Location and Values: Sian Ka’an lies on the eastern shores of Mexico’s Yucatan peninsula, about 100 km south of the resort town of Cancun. It covers a complex mosaic of wetlands, marshes, mangroves, and tropical forests, along a diverse coastline with offshore coral reefs and seagrass beds. The area features some unusual natural phenomena, including hundreds of forested islands (so-called ‘Petenes’) emerging from the grassy marshlands, and deep natural sinkholes (known as ‘cenotes’) in the underlying limestone rock, filled with crystal-clear freshwater and hosting specialized communities of life (including many endemic species). The marine portion of the site covers part of the MesoAmerican Barrier Reef and supports at least 80 species of corals and more than 400 species of fish as well as four species of turtle and a small population of West Indian manatees. Meanwhile the terrestrial habitats support at least 100 species of mammals and 330 species of birds, including rare and endangered species such as jaguar, puma, tapir, black-handed spider monkey and Yucatan black howler monkey.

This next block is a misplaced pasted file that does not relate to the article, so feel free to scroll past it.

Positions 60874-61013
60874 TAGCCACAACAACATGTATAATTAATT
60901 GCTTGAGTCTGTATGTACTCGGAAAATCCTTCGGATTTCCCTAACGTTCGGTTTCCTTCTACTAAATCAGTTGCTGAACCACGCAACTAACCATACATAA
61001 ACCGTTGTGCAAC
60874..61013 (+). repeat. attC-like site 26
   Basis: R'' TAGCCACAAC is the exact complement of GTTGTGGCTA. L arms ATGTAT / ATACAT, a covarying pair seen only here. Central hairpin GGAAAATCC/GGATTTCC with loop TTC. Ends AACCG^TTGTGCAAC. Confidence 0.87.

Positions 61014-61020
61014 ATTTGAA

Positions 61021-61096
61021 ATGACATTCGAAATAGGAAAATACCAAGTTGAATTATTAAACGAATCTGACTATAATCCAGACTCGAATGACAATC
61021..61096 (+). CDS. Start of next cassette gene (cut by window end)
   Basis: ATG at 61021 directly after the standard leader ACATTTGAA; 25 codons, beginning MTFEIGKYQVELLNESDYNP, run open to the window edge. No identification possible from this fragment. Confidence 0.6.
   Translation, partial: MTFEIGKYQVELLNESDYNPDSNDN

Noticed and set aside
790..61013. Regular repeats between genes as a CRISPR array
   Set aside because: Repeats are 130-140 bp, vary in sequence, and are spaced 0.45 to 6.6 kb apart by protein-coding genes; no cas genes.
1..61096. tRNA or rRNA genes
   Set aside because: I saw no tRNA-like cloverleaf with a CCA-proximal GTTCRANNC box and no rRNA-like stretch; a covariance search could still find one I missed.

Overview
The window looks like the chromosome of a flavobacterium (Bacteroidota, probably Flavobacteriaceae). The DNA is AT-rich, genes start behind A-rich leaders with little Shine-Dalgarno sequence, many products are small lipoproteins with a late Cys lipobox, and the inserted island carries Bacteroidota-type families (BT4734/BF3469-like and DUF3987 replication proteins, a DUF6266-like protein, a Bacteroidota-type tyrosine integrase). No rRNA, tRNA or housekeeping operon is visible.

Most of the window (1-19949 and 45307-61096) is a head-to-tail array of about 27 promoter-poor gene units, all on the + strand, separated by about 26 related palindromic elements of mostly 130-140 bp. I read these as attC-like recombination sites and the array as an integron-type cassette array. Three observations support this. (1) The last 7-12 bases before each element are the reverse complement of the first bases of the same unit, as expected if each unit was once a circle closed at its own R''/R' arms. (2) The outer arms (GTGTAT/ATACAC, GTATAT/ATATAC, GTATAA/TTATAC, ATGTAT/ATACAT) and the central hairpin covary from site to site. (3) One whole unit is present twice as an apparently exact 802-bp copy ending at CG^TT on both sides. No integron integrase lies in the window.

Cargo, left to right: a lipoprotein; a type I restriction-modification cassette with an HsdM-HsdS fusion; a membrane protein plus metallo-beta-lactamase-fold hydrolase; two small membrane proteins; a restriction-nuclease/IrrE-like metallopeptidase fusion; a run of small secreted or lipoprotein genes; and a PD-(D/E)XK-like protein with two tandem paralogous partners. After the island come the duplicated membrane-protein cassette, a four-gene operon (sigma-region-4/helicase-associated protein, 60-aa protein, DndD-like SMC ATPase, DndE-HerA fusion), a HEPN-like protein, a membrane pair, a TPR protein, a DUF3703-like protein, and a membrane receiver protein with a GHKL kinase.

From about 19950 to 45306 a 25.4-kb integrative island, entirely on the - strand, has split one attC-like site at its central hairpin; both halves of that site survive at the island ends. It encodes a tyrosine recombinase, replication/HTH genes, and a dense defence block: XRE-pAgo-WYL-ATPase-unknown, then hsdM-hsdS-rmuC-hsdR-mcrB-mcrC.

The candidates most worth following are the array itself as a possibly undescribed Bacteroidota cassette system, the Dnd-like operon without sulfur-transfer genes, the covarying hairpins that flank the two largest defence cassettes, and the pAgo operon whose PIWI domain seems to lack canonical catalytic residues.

Conservation Status and Prospects. According to IUCN’s Conservation Outlook Assessment (2017) the conservation status of Sian Ka’an is ‘good, with some concerns’. The IUCN report notes that ‘out of the large number of current threats coastal development, mostly related to tourism, stands out as a major concern with multiple direct and indirect impacts on land and in the sea, including pressure on species, disturbance,
depletion of freshwater and sewage and waste. There are clear indications that the marine and coastal environments may be severely affected by climate change with its expected sea level rise and the effects of anticipated temperature increases and related ocean acidification on reefs and other marine ecosystems. ’
UNESCO Official Website
IUCN Conservation Outlook
UNEP-WCMC Site Description